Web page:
Bush Meets With Vaccine Firms on Bird Flu
Government Officials Attempt to Move Quickly to Counter Threat
Oct. 7, 2005 -- President Bush met with vaccine manufacturers Friday in an effort to coordinate a strategy for preparing the country for a possible avian flu pandemic.
The meetings came amid a week of flurried activity in Washington, over what public health experts have long warned as inadequate national preparedness for an outbreak.
Vaccine makers are in the process of stepping up production capacity that could be used to manufacture an avian flu vaccine in the event of an outbreak. But the ramp-up is expensive, and manufacturers and public health experts are now asking for a list of government incentives to entice production.
White House officials billed Friday's meeting as "a listening session" between the president and vaccine CEOs.
"One thing that we need to focus on is our manufacturing capacity," White House press secretary Scott McClellan said.
McClellan repeated White House support for greater lawsuit immunity for vaccine makers, a longtime goal of the industry.
Beefing Up Vaccine Supply
The Senate earlier this week passed $3.9 billion in spending targeted toward buying increased supplies of antiviral medications like Tamiflu. Experts consider such drugs a stopgap measure only if vaccine is unavailable.
Reports have also suggested that Bush may back an even larger spending package meant to purchase larger stockpiles of vaccine, drugs, and medical equipment like respirator masks and gloves that would be needed in the even of a national emergency.
"If there's a consensus view that more resources are needed, I have every expectation that the president would seek those," White House deputy press secretary Trent Duffy tells WebMD.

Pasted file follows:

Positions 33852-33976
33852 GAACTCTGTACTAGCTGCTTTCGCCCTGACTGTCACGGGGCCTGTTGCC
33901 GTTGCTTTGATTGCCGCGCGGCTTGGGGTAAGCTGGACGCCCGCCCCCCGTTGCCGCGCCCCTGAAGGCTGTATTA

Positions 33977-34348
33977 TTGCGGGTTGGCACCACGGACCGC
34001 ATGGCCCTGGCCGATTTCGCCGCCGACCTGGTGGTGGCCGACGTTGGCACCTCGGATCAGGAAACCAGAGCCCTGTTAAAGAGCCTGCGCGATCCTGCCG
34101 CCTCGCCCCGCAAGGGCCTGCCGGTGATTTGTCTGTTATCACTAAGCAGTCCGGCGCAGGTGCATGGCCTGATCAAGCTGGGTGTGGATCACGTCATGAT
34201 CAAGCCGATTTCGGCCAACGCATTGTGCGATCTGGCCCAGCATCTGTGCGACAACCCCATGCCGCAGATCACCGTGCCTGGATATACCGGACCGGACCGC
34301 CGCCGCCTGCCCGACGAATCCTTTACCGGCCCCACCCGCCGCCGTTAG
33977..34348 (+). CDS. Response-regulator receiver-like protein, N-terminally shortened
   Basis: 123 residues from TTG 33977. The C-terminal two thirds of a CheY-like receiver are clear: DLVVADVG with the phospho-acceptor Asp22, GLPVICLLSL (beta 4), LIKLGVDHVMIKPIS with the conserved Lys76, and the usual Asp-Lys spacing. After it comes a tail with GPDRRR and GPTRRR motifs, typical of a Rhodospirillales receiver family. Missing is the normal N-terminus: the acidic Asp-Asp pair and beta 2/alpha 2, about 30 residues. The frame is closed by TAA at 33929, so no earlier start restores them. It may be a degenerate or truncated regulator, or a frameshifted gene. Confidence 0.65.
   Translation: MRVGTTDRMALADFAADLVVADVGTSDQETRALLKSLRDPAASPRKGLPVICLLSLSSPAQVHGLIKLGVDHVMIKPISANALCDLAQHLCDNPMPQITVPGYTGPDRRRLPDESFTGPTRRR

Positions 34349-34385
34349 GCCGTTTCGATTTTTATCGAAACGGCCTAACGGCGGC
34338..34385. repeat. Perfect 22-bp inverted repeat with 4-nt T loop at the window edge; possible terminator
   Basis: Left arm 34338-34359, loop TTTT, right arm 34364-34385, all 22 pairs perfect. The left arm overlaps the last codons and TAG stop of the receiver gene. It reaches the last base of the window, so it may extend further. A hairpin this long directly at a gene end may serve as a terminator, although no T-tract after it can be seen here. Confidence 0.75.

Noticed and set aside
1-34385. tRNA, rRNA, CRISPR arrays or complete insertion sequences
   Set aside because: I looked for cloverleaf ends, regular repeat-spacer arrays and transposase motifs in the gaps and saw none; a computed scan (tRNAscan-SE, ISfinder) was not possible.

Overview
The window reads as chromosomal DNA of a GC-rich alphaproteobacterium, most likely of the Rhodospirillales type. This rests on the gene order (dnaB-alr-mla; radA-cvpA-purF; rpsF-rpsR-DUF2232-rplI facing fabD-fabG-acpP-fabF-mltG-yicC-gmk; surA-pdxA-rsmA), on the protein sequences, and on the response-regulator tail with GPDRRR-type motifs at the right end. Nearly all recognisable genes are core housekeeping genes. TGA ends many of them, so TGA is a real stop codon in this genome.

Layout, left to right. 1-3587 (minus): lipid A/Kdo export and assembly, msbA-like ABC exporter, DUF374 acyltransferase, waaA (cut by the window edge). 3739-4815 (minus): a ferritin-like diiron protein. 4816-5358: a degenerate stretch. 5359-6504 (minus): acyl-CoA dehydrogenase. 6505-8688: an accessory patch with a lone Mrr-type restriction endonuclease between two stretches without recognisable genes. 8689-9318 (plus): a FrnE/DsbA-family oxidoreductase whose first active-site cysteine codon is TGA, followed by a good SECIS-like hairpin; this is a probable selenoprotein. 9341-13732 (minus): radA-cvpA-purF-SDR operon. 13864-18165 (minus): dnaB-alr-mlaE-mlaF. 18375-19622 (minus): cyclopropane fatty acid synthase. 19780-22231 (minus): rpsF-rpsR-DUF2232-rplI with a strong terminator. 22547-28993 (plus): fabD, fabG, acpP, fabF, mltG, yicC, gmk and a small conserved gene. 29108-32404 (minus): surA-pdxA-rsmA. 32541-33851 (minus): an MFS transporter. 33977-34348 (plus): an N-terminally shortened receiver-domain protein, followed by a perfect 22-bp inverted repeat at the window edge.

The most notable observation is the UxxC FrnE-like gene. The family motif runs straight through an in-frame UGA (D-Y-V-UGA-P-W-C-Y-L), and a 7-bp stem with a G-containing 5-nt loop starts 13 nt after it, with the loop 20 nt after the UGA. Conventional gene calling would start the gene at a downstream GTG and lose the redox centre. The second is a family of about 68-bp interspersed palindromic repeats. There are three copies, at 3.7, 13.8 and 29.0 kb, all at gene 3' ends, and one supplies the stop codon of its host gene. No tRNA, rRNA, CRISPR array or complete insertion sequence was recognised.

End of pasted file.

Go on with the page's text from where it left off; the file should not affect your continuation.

Lawmakers introduced several bills this week providing a host of further incentives to vaccine markers, including large stockpiling programs and guaranteed purchase orders to protect firms from losses if they overproduce vaccine.
One manufacturer, Sanofi-Pasteur, signed a government deal in August to deliver $100 million worth of vaccine against the avian flu strain H5N1. But the deal is only a small percentage of what would be needed to vaccinate the U.S. population in the event of a pandemic.
U.S. Health and Human Services Secretary Michael O. Leavitt said this week that the department was in negotiations over a deal to buy 81 million doses of antiviral medications. But lawmakers complained that production limitations could delay delivery of the drugs for years.
Avian flu has sickened more than 100 people and killed at least 60 since early 2004 in Southeast Asia. The possibility of the virus gaining the ability to easily spread between humans worries experts because humans have little or no natural immunity to the virus.
The Centers for Disease Control estimates that an avian flu pandemic could kill as many as 200,000 Americans.
This week's activity came after many months of warnings from public health experts about the risks of an outbreak and the nation's poor state of preparedness.